Thyroid UK
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Fluctuating thyroid results

Hello everyone. I haven't been here for a while, but I got a lot of help from the lovely people here a couple of years ago and felt well for a while, but unfortunately I am back again for more advice. I was diagnosed with an underactive thyroid 5 years ago shortly after my son was born. I was given 50mcg of levo and even though I still had a lot of awful symptoms was told they couldn't be my thyroid and I was depressed and it was all in my head. It took 3 years, about 8 GPs and one cow of an Endocrinologist before I finally managed to get my levo increased. For about a year I was taking 150mcg and felt really well. I could walk for miles, lost over 4 stone, I got a job that I love and my life turned around. I still had a few symptoms, some brain fog and occasional lethargy and depression, but generally I felt great.

Then a year ago I started to feel underactive again. I was tested and my T4 was low. My GP increased my dose to 175 and my T4 went too high, not dramatically, but enough for me to get hyper symptoms. I decreased to 167.5 and it was still too high. Back down to 150 and my T4 was high again. Down to 125 and it has dropped right down and I am back to feeling exhausted all the time. My TSH has barely moved throughout all those changes. I take my medication first thing in the morning on an empty stomach and don't eat until an hour after, so I don't think it is an absorption problem. I also make sure I always have the same brand of levo.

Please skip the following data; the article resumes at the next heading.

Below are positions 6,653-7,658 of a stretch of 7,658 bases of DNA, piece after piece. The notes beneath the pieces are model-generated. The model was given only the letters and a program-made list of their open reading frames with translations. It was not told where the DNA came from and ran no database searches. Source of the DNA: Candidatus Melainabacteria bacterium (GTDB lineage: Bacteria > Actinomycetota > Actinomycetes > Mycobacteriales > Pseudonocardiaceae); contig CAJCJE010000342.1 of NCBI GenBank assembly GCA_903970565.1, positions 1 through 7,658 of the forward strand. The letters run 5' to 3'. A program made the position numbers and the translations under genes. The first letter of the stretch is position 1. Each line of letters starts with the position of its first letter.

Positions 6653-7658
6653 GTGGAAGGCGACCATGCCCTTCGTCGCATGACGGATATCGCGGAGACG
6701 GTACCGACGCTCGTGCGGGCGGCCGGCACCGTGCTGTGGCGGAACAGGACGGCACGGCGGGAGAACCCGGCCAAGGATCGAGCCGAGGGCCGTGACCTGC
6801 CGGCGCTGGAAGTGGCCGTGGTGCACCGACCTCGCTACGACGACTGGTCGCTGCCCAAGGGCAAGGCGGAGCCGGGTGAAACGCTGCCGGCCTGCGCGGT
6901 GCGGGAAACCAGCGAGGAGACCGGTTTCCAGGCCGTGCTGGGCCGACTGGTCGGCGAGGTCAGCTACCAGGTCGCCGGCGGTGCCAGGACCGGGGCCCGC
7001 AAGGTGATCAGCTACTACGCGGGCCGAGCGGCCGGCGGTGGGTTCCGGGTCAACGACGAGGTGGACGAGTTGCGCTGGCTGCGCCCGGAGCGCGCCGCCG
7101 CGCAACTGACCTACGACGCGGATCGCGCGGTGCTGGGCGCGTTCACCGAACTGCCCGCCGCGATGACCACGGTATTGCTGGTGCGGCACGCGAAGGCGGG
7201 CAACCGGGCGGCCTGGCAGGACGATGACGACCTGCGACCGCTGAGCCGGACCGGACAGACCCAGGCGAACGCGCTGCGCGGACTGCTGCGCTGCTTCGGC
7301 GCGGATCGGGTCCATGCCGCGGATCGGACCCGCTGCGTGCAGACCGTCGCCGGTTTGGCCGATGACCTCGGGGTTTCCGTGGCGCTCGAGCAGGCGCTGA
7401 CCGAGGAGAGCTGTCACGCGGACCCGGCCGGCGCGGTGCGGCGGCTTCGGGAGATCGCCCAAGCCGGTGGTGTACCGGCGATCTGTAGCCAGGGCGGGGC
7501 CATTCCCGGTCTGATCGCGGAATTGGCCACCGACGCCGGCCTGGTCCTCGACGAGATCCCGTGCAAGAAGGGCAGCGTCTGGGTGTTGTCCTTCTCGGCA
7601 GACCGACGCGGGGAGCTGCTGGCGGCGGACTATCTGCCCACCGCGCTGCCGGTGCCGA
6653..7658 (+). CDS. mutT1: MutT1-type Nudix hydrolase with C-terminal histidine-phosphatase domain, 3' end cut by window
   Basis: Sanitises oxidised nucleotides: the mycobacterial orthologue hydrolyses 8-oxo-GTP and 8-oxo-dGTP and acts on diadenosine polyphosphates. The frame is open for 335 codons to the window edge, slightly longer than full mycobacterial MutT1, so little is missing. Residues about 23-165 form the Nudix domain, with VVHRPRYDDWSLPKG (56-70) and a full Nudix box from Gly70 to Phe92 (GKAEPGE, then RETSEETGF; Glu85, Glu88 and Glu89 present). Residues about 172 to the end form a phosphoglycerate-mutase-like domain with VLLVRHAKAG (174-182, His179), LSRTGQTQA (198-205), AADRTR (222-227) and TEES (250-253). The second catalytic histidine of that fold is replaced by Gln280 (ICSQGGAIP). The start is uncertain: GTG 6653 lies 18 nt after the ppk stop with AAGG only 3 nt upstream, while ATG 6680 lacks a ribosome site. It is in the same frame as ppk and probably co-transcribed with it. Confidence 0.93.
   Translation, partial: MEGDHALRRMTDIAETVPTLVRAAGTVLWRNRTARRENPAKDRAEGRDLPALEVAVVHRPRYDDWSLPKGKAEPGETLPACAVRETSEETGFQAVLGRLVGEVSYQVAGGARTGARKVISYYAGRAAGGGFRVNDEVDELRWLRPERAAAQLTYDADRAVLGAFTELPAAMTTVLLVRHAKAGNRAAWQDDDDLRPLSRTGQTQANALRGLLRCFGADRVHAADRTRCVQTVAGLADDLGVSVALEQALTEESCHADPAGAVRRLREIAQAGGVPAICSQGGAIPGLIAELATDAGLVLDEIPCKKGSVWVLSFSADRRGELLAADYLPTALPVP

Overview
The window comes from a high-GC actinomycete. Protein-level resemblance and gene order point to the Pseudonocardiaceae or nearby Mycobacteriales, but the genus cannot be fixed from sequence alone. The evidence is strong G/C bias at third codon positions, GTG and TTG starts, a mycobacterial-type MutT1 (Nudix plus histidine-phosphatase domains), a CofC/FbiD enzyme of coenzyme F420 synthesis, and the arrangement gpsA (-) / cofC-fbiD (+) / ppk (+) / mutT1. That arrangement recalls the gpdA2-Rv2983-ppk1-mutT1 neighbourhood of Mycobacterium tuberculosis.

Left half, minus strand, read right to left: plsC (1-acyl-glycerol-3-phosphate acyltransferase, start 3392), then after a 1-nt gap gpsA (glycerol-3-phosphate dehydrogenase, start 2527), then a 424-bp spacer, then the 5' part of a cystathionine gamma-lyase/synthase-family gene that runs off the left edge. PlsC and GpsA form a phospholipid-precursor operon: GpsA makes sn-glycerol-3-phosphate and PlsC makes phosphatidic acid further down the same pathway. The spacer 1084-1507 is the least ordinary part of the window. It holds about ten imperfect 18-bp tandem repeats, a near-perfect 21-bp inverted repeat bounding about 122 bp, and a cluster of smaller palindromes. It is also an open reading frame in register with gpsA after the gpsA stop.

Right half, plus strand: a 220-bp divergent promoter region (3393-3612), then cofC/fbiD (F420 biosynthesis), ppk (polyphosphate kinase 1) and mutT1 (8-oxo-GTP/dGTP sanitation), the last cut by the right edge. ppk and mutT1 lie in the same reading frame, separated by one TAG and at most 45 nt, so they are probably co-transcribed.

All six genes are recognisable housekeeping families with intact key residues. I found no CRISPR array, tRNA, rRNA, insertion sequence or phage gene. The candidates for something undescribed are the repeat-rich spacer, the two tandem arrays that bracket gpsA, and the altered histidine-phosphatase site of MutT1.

Does anyone have any idea what could be causing these fluctuations? I have been tested a couple of times for antibodies and they have come back negative, so I don't have hashimoto's.

8 Replies

I think this scenario often happens. Levo works for a while but our store of vitamins and minerals becomes depleted and gradually we stop converting the Levo properly into the active T3 hormone, needed by every cell in the body. You do not give thyroid results. It would help to see the latest and also to get a free T3 test, which I expect will be low. Your Free T4 may be high, hence you TSH will look fine. Ask your GP to check your iron, ferritin, B12, Vit D and Folate. These all need to be high in range - ferritin above 70. Do not start to take any supplememts before the tests. Once these improve you should start to convert properly but the addition of T3 would help you straight away. Unfortunately your GP probably will not give it but an appointment with a knowledgeable Endo might help.